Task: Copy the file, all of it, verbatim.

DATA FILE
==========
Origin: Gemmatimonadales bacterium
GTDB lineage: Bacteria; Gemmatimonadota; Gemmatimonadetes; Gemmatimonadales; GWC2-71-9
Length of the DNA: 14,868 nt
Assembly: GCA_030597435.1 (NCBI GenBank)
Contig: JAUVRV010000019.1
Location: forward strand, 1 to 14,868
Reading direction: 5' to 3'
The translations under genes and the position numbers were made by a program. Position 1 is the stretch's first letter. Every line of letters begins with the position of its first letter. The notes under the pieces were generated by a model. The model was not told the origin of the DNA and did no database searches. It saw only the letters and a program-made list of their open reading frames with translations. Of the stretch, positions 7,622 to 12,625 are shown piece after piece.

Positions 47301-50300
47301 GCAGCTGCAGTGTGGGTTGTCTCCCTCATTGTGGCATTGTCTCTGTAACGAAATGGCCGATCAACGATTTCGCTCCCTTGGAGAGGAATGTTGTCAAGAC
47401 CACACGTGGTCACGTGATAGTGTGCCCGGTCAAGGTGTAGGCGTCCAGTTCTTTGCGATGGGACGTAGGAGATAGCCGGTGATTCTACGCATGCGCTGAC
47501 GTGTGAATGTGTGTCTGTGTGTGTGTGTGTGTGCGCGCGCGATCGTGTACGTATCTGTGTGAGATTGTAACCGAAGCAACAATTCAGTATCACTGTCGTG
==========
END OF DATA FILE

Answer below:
Origin: Gemmatimonadales bacterium
GTDB lineage: Bacteria; Gemmatimonadota; Gemmatimonadetes; Gemmatimonadales; GWC2-71-9
Length of the DNA: 14,868 nt
Assembly: GCA_030597435.1 (NCBI GenBank)
Contig: JAUVRV010000019.1
Location: forward strand, 1 to 14,868
Reading direction: 5' to 3'
The translations under genes and the position numbers were made by a program. Position 1 is the stretch's first letter. Every line of letters begins with the position of its first letter. The notes under the pieces were generated by a model. The model was not told the origin of the DNA and did no database searches. It saw only the letters and a program-made list of their open reading frames with translations. Of the stretch, positions 7,622 to 12,625 are shown piece after piece.

Positions 47301-50300
47301 GCAGCTGCAGTGTGGGTTGTCTCCCTCATTGTGGCATTGTCTCTGTAACGAAATGGCCGATCAACGATTTCGCTCCCTTGGAGAGGAATGTTGTCAAGAC
47401 CACACGTGGTCACGTGATAGTGTGCCCGGTCAAGGTGTAGGCGTCCAGTTCTTTGCGATGGGACGTAGGAGATAGCCGGTGATTCTACGCATGCGCTGAC
47501 GTGTGAATGTGTGTCTGTGTGTGTGTGTGTGTGCGCGCGCGATCGTGTACGTATCTGTGTGAGATTGTAACCGAAGCAACAATTCAGTATCACTGTCGTG